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Open the Door to Your Next Adventure

by Cory Marie Podielski on July 11, 2014

in Around Campus, New & Noteworthy


Our new catalog is here! About the Cover: A detail of a quilt made by Julie Sibley. This quilt speaks of the joyful adventures and possibilities that await each Folk School student. Over the years, Julie has created many beautiful quilts for Fall Festival that honor the spirit of the school.

The new catalog includes classes from July 2014 through June 2015. Request a printed Catalog or view the current eCatalog online. You can also search and register for all 2014 classes on our website. Our printed catalog comes out twice a year, in July and December. If you would like to be on our mailing list you can also call us at 1-800-365-5724 or email us.

Have fun choosing your next class!


10 Reasons to Try Shape Note Singing

by Annie Fain Barralon on July 2, 2014

in Community Events, Music! Dancing!

Shape Note Singers with Richard Moss in the Keith House at the Folk School, 1978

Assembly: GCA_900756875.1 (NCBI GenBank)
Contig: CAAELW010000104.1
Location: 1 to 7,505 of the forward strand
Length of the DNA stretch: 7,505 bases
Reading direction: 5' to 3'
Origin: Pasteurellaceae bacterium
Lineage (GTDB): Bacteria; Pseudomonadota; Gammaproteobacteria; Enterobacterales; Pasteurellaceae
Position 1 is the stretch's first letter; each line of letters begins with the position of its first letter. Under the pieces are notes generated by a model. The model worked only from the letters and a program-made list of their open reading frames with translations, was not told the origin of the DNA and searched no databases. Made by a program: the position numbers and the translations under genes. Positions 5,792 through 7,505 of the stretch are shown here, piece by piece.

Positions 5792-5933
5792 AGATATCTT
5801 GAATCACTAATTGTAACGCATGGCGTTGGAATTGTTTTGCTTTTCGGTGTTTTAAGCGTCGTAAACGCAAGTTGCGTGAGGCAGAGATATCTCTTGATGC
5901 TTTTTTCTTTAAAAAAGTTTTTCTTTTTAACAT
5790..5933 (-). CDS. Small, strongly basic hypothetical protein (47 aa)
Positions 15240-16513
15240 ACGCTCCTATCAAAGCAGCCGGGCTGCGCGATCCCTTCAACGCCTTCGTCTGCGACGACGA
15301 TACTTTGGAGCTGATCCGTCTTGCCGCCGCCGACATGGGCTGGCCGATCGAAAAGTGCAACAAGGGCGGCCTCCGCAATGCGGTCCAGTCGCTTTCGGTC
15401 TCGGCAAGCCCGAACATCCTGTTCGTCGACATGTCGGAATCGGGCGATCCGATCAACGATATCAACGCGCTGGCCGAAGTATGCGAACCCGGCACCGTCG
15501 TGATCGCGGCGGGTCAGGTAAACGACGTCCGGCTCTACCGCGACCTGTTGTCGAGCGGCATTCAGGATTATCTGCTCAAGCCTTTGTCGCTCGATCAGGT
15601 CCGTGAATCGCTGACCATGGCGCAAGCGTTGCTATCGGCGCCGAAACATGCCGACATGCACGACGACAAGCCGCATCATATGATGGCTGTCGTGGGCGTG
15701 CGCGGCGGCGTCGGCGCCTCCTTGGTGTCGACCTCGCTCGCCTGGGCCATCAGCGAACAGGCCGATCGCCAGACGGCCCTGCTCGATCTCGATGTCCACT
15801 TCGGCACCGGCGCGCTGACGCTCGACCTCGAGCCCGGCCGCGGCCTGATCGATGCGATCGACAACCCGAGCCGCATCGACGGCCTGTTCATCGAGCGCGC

Shape Note Singers with Richard Moss in the Keith House at the Folk School, 1978

For anyone who loves to belt it out in the shower, was moved by the church scene in Cold Mountain with everyone belting it out together, or is simply a fan of “belting it out” in life, Shape Note singing is for you!

Every time I have participated in a sing, I have been overcome with the sort of pure emotion that stems from being truly “in the moment” without even realizing it. It is incredibly refreshing and I whole-heartedly recommend it as a great way to spend a summer-time Saturday.

My top 10 favorite things about Shape Note singing (in no particular order):

#1. You don’t have to know how to read music or find harmonies. You can just relax and follow the singing leaders and shapes that resemble each note on the page.
#2. Sitting next to a seasoned singer helps you sound like a seasoned singer (It’s the same theory as a lead biker “breaking the wind” for the riders behind them).
#3. The more raw, gutsy and untrained your way of singing, the better it sounds.
#4. You are not alone! This is true togetherness through song. It is basically a room full of 4 part harmonies happening simultaneously. A perfect opportunity to melt into the crowd.
#5. The harmonies are so different from what you typically hear. They sound so old and heart wrenching… SO beautiful.
#6. Singing increases oxygen to the brain, releases endorphins and reduces stress. All good things, right?
#7. It is a different way to meet folks from our region. At the Folk School sing North Carolina, South Carolina, Georgia, Tennessee and even Alabama are often represented.
#8. It is a safe space for people of all different beliefs and is simply intended as a mode to celebrate joyful living.
#9. The Saturday sing doesn’t drain your go-out-and-have-fun budget. It’s free!

…and last, but not least